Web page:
Yesterday, while out for my afternoon walk, I spotted a "coming soon" sign on one of our town's many (unfortunately) empty storefronts. It announced the pending arrival of a coffeehouse called OQ Coffee, accompanied by the phrase "start a conversation" and a Web address. After checking out the latter, I found that this local company is in the business of roasting and distributing sustainably sourced specialty coffees. Its coffee is sold online and at local farmers' markets and is served at several local eateries, including our community cafe, A Better World (which I've previously blogged about here). Yep, it's pretty much the definition of a bobo business.
Now, on the one hand, I'm very happy about this, because a proper coffeehouse is something our town sorely needs. Right now, what we have is a choice of two chain establishments. PJ's Coffee serves up a variety of pricey coffee drinks, smoothies, and sandwiches in a cozy, den-like setting—but it closes at 8pm (except on Fridays and Sundays, when it closes at 6pm). Also every Sunday afternoon, it has live jazz played at a volume that makes conversation—which is more or less what coffeehouses are for—impossible. The local Dunkin' Donuts, by contrast, offers assorted coffees, doughnuts, ice cream, and a limited selection of sandwiches at much lower cost—even though, unlike the PJ's, it actually uses Fair Trade-certified beans in all its espresso drinks. It's also open all night. However, as far as atmosphere goes, it doesn't feel like a coffeehouse at all: the lighting is glaring, the furniture plastic, and the music "easy listening" (which I find harder to listen to than just about anything else).
Eager as I am to see this business succeed, however, I can't help wondering just how often I'll actually go there. The problem is the prices. Sustainably sourced coffee doesn't come cheap; a quick comparison of the price of whole-bean coffee at Starbucks and at OQ Coffee's online store reveals that prices are about 33 percent higher at the latter. If this price differential translates to all the coffee drinks served up in the cafe, then the equivalent of a tall Frappuccino that costs $3.30 at Starbucks would come to about $4.40 at OQ. At those prices, I don't think it's ever likely to be more than a monthly splurge for me. And if the coffee itself is out of my usual price range, then it's not much good as a hangout, either. (In the three years since I posted on the old blog about my lack of a "third place," I still haven't found one that meets my needs: a place to spend time without spending a lot of money.)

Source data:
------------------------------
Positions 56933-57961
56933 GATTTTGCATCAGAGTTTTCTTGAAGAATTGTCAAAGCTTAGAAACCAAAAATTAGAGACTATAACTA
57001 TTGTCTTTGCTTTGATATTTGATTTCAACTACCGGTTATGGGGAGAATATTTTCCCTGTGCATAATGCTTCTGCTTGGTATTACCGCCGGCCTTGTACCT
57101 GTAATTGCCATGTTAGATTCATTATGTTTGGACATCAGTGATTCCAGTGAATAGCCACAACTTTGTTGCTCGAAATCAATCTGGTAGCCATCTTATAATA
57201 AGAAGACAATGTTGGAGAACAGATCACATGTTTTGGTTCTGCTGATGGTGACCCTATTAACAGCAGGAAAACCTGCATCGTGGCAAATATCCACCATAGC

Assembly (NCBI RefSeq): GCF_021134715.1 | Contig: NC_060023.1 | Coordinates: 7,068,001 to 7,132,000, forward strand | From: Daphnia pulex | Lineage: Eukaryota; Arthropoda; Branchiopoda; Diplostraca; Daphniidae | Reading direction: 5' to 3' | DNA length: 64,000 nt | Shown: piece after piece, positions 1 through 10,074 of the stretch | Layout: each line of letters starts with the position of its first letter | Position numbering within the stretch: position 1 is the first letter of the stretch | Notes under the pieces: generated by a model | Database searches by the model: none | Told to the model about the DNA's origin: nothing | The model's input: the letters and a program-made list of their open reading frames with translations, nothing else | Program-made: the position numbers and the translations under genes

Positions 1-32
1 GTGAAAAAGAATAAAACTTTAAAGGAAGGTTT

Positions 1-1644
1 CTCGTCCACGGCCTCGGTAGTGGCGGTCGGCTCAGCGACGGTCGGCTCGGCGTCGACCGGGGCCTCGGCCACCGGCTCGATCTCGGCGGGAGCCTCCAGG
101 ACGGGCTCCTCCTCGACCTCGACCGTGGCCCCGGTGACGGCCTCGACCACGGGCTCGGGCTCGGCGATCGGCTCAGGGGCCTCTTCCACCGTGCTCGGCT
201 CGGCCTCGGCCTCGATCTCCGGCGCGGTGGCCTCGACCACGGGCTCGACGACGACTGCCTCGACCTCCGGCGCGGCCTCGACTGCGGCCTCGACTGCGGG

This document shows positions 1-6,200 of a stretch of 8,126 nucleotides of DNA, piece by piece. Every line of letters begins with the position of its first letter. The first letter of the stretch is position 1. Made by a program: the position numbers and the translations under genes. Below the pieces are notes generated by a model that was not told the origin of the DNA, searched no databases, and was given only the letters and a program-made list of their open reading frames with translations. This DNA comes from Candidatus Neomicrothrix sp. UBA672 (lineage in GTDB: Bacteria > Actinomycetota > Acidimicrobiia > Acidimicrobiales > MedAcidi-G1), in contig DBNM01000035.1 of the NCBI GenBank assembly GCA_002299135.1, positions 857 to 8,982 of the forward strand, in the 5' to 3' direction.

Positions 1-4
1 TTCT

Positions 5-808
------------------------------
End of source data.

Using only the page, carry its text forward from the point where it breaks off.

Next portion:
Maybe it's premature to be worrying about this before the coffeehouse has even opened, but I can't help wondering: just how much should I be prepared to spend to support a local business I like? Maybe Brian and I need to go ahead and give ourselves a local shopping budget, as we've discussed from time to time—say, $25 a month that we can spend supporting any of our local businesses. Then we could spend, say, $15 extra buying a game from our local store rather than Amazon.com, and still have $10 left over to blow on a coupla cups o' joe.